My refrigerator is currently overflowing with vegan versions of sausages and hot dogs. I blame some of this on game seven of the World Series, the rest is due to the giant squashes that covered my local farmer's market shelves. What I've found with most prepackaged vegan hot dogs is that they are really harsh on my stomach. If I eat more than one, which I sometimes get a hankering to do, I wind up with a stomach ache. As a result of this, I watch my vegan hot dog intake more than any other fake meat.
Yesterday was the annual Tampa Bay Veg Fest. Z-Bot, J-Fur and I arrived at Cotanchobee Park late in the afternoon when a lot of the crowds seemed to have thinned out. We had free reign to move about the park and explore the anti-animal cruelty product vendors at our leisure. There was one pretty long line in the park so I moved to explore it. Wouldn't you know it, Orlando's Vegan Hot Dog Cart had made the trek over to Tampa. The cart was offering three hot dog versions: the "Merica dog had ketchup, mustard, relish and saurkraut, the Olde Reliable was covered with five bean chili, vegan cheeze, onions and paprika and the Holiday dog included Florida orange-cran chutney, Carolina BBQ mustard sauce and fried onions.
I bookmarked the Vegan Hot Dog Cart (web, Facebook, Instagram, Twitter) about a year ago as a place I really wanted to try. Back in 2014 the Holiday Dog was ranked by PETA as the number one vegan hot dog in America. Seeing that it was here, right in front of me, it only seemed fitting that I would be all gung-ho about shoving a dog down my throat. But then I thought about my refrigerator. All those dogs I've been eating recently. It took all I had to pass the cart by. I wondered through the rest of the park looking for something vegetable based to eat. I passed by Ethiopian food, two Asian booths, a Caribbean stall (that had a lot of vegetables) and a falafel joint. I turned my back on BBQ Jackfruit Nachos, Banh Mis and plant based milk shakes. I reached for my wallet on numerous occasions but I always let go without purchasing anything. Deep down I knew why. I knew I was going back to that hot dog cart whether I liked it or not.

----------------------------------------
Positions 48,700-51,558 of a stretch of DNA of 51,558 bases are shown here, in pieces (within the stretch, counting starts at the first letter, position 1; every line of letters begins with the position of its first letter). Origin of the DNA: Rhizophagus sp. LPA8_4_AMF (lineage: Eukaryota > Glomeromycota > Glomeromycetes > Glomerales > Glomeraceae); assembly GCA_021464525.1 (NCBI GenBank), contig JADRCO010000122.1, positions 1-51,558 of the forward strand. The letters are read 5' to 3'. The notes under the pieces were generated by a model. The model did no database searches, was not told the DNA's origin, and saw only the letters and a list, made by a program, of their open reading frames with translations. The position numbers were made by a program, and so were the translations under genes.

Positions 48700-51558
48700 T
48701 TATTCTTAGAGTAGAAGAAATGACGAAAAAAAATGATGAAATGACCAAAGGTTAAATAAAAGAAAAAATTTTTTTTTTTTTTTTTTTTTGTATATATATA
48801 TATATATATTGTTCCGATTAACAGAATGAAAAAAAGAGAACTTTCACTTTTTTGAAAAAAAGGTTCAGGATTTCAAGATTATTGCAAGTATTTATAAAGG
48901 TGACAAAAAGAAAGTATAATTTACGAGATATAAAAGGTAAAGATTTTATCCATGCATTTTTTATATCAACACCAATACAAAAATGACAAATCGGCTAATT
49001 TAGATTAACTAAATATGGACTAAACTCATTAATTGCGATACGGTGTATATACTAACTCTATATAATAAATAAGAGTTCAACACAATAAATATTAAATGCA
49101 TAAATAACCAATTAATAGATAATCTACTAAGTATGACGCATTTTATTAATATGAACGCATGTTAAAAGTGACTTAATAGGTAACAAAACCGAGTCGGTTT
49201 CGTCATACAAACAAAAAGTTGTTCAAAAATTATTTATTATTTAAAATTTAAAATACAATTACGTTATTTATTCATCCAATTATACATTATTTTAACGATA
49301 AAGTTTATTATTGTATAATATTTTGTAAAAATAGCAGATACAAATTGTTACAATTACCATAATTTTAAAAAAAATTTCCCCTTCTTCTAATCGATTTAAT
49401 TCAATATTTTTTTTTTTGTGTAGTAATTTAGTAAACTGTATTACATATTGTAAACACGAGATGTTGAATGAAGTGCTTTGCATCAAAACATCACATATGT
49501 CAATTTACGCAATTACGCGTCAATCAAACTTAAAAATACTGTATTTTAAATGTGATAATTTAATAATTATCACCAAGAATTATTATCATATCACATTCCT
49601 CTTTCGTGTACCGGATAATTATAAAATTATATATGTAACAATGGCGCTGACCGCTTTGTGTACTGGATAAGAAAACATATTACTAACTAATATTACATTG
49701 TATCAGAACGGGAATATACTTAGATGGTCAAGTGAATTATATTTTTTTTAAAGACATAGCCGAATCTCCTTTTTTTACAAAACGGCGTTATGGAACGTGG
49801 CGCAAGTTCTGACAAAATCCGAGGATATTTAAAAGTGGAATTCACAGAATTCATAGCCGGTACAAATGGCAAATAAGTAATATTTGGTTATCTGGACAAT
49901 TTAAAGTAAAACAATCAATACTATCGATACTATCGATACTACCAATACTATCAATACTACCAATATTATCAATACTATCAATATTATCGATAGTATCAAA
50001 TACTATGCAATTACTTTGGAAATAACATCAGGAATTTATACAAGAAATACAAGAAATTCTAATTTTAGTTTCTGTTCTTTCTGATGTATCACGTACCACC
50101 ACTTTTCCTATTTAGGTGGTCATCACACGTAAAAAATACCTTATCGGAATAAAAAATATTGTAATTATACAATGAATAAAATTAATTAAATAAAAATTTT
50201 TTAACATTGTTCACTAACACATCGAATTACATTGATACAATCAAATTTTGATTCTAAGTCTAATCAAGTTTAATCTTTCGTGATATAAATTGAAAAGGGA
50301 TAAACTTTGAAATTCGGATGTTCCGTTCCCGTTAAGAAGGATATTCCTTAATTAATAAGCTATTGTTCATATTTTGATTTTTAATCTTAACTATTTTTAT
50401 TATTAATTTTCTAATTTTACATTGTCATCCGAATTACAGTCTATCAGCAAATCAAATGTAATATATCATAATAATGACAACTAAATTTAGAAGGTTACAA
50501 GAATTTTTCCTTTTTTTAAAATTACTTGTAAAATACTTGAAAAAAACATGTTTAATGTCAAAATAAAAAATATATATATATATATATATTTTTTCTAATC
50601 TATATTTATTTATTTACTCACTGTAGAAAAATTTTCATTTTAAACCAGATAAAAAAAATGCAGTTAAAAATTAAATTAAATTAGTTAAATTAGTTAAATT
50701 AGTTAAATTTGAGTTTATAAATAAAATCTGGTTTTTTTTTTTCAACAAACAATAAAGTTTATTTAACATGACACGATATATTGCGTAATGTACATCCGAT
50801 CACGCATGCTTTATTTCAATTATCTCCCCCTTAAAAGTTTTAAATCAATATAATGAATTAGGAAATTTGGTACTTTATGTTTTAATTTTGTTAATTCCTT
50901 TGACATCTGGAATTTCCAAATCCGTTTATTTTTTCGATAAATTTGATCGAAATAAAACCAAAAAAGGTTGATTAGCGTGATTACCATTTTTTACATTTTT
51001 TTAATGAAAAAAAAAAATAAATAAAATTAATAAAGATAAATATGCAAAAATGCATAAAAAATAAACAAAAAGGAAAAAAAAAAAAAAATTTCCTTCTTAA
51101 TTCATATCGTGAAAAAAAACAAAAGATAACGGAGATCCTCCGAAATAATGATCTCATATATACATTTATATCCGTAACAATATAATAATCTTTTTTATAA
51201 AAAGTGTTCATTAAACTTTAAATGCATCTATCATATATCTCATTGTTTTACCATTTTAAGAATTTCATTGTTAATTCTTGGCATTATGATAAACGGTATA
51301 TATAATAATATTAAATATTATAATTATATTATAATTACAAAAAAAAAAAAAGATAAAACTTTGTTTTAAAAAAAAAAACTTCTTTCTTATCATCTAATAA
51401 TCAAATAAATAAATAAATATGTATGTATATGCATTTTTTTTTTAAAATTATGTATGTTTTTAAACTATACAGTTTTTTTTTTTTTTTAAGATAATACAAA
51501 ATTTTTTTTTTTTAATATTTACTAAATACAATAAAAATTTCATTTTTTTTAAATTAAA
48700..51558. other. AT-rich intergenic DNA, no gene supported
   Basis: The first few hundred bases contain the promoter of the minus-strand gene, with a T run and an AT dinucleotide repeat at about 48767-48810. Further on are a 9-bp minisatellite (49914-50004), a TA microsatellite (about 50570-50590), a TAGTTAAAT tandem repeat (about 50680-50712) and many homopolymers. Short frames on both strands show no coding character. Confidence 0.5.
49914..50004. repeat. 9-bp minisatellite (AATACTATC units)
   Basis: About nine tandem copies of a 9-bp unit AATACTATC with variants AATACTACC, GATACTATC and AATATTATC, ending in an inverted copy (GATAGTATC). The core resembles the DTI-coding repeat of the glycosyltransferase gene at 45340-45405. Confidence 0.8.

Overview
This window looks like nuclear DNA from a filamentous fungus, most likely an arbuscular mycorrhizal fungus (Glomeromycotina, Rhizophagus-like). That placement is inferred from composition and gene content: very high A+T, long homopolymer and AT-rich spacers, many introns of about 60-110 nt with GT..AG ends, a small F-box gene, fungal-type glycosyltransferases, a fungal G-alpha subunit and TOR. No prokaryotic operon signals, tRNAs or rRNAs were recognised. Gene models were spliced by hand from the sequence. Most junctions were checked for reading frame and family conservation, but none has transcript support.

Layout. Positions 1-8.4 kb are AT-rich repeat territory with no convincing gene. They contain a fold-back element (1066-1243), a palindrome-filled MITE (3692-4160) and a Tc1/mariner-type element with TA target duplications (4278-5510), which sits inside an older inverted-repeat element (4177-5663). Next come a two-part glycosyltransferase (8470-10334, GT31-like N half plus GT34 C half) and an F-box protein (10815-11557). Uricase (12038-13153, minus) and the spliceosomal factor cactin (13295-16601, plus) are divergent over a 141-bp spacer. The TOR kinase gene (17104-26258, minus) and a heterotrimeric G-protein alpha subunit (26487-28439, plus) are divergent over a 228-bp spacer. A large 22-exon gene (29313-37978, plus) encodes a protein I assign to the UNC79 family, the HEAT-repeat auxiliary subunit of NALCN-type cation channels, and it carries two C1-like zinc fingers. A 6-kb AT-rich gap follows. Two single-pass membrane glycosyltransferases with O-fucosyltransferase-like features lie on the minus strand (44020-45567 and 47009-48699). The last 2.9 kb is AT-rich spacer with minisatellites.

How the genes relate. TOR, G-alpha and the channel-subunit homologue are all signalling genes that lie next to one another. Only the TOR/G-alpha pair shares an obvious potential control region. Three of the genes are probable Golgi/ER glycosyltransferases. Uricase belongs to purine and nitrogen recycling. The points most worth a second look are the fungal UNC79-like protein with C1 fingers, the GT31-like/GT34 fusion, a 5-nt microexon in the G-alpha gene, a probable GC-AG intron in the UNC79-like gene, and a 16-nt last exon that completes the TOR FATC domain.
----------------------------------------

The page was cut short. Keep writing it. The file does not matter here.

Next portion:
The Award Winning Holiday Dog
I returned to the Vegan Hot Dog Cart and waited in a line that was, at this point, about six deep. The dog I longed for, the Olde Reliable, had sold out during my cruise around the park. I figured if the Holiday Dog was good enough for PETA, it was good enough for me. So I went there.
Holy f*** was this dog good. It went down much smoother than the prepackaged versions I've eaten. Texture wise, it wasn't as chewy as those versions. The dog (and bun) basically melted in your mouth. The orange-cran chutney, bbq mustard and fried onions flowed nicely with the dog. None of the flavors stood out, instead they morphed into one giant swirl of sweet, sour and crispy. Despite all the toppings, this wasn't one of those dogs that you have to clean up with a fork. They stayed nicely pillowed in between those two bun walls.
The only thing that I was less than enthusiastic about was paying $5.50 (with a credit card). This price seemed a bit steep for the size of the dog. But when you are an award winning food developer, you have a right to charge for your craft. Ultimately the price didn't deter me yesterday and it won't deter me next time the Vegan Hot Dog Cart and I cross paths.
I'd pair this Holiday Dog with the swirling electro-pop beats in Erin McCarley's "Good."